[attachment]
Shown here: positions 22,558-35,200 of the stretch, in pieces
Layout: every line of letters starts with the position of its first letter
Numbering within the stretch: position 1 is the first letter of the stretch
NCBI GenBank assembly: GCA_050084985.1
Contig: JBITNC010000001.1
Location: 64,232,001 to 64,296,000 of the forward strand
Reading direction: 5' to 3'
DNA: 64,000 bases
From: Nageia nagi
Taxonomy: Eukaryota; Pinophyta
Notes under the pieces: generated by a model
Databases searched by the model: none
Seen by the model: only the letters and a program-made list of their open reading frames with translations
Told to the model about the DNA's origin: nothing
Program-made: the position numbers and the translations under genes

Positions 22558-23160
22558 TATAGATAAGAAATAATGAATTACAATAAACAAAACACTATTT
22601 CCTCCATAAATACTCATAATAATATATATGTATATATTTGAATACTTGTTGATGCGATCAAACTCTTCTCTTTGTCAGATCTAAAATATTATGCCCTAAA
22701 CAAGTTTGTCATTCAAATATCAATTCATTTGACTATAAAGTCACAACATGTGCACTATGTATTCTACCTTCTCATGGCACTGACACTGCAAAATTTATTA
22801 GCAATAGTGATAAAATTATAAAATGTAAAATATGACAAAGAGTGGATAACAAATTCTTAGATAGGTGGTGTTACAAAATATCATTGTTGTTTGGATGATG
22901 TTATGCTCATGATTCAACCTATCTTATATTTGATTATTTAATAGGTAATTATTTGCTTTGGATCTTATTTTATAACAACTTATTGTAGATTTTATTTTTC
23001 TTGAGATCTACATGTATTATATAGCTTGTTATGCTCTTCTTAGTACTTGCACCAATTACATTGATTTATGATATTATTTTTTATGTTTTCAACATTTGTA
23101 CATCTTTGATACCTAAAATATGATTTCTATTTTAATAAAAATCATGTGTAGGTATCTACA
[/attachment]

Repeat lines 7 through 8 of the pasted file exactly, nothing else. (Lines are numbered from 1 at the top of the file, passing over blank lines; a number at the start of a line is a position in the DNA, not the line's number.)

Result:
Reading direction: 5' to 3'
DNA: 64,000 bases